Small Plants, Big Impact

by Hosanna Spencer

Article by Hosanna Spencer. Cover Photo by Jackson Green.

One-third of pollinating birds have been lost due to a lack of native plants.

That’s one the eye-catching stats that Constance Murray can rattle off the top of her head. The retired biology and botany professor helped found the Oklahoma Native Plants Society and keeps a native plant garden at her home in addition to explaining the value of native flora.

A person doesn’t need to go to a home improvement or gardening store and spend hundreds of dollars. In fact, Murray suggests the opposite.

You may already know what pollinators are and why they’re so important to us, but I feel like a refresher is good every now and then! Pollinators are classified as any animal or insect that transfers pollen from one plant to another. The first thing you imagine when you hear a pollinator is probably a bee or a butterfly but there are so many more pollinators out there! For example; flies, beetles, wasps, bats, hummingbirds, and in some cases lizards all pollinate plants! Many of the pollinators rely on the plants for food and the pollination is just a result of the pollinators acquiring their sustenance.

Native plants also have a huge impact on our pollinators because many of them depend on native plants as a source of food. Because of the recent decrease in pollinators, many bird species have a decreased amount of seeds that they eat from native plants. And many non-native plants don’t produce seeds and fruit that birds can eat. In the last 50 years, bird populations have declined by around 30% in America, to put that percentage into perspective that’s almost 3 billion birds missing in the U.S! These native plants work from behind the scenes and it’s hard to notice how much they sustain wildlife until they start disappearing. Native plants have much deeper roots compared to other non-native plants, this gives them the upper hand because they are more resistant to drought, which gives them a huge advantage in Oklahoma’s unpredictable climate.

If planting something in a garden or larger area isn’t possible, there are some native plants that do fine in a pot, just make sure to never plant anything in Oklahoma during the months of May, June, July, and August because the weather is too hot and dry, Murray says.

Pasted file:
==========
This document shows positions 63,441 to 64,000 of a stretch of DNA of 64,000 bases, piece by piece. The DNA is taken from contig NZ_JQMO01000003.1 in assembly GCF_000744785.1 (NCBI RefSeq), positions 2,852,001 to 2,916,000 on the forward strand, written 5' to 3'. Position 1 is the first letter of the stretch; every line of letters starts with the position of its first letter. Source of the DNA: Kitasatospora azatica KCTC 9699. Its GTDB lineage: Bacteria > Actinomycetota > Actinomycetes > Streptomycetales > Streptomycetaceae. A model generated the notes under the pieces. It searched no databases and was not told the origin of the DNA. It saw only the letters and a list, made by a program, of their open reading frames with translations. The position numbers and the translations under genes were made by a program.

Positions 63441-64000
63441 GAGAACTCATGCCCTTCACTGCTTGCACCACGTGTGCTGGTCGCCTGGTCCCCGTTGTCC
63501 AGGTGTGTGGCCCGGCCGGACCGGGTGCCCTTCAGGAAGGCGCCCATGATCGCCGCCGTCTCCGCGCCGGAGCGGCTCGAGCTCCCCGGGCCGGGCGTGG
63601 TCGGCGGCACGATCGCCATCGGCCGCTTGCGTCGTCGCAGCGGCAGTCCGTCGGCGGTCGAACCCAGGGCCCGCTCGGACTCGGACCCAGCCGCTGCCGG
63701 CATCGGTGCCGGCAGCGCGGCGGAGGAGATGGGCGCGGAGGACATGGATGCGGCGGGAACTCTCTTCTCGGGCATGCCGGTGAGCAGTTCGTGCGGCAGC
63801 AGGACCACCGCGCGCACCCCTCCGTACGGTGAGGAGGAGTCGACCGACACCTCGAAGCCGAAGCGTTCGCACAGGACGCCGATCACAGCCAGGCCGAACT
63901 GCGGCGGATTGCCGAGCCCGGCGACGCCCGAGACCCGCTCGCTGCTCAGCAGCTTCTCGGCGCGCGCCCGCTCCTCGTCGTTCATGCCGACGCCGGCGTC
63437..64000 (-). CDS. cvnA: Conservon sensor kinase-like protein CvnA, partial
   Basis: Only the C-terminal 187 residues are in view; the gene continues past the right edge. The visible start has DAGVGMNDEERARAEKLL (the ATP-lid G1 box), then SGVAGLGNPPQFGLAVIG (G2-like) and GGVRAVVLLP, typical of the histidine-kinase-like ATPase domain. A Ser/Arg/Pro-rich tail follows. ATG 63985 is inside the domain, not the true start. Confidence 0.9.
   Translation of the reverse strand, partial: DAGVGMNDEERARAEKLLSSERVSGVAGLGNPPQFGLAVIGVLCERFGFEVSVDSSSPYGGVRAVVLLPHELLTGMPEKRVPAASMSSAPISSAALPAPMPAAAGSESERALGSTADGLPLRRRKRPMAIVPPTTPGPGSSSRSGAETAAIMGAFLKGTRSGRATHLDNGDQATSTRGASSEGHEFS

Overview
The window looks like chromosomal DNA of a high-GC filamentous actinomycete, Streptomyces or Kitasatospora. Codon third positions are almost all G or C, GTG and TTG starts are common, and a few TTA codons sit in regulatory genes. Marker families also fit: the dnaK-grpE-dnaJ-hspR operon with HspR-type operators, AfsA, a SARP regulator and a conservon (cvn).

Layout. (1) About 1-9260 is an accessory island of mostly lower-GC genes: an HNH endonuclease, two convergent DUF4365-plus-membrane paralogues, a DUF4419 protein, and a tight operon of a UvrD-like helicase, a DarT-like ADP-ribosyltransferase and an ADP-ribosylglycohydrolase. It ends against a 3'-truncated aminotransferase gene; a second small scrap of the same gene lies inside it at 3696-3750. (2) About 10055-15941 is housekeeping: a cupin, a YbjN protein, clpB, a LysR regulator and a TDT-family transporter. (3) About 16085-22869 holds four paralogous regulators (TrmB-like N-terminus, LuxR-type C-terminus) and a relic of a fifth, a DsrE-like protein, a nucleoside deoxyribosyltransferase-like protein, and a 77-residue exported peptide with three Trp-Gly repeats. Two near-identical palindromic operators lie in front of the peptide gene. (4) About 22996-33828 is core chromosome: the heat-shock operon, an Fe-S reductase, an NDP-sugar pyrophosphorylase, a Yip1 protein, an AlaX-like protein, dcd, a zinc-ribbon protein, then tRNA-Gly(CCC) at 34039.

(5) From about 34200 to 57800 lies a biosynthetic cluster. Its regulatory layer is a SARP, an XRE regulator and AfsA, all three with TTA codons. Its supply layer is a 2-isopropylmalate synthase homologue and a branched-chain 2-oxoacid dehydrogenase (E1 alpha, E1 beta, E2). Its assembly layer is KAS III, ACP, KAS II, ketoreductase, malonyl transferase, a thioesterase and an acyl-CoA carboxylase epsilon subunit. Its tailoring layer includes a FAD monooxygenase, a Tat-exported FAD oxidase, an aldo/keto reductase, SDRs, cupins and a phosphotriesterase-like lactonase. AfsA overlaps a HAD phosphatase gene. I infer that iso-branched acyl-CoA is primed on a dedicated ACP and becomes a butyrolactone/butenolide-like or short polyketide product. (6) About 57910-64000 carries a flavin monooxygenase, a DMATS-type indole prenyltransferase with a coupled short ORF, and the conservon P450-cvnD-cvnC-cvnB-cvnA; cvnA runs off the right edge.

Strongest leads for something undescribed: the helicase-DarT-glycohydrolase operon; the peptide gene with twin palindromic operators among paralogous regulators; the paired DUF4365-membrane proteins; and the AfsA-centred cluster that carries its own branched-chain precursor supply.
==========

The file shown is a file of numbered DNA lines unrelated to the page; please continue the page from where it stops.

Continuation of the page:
The best time to plant seeds in your garden is during fall because many native plants require overwintering before they germinate, says Murray.

And really planting some non-native plants that are controllable and that don’t take over an entire area is okay, and some non-native plants actually can provide some sources of food to pollinators. Just make sure that the non-native plants you have don’t require an excess amount of fertilizers and watering just to keep it alive, and if that is the case it’s best to find an alternative as that intense care can damage your local habitats.

The Oklahoma Native Plant Society (ONPS) has a lot of helpful resources about native plants and how to incorporate them into your gardens. They’ve listed in their Native Gardening section where to get native seeds and some businesses that do Native Landscaping. There’s also the Oklahoma Native Plant network with different programs you participate in and some lists of native plants. Constance Murray has a major in biology and botany and has been a State President for the Oklahoma Native Plant Society for 2 years in a row in 2005-2006.

“Plants that are indigenous to our state are tough and adapted to the Oklahoma landscape. They provide food and habitat to support pollinators, improve soil health, prevent erosion, reduce air pollution, provide many other ecological benefits, and they are BEAUTIFUL. But we need more and you can help! NATIVE plants belong not only in our wild spaces, but in our front yards, office landscapes, and community spaces,”

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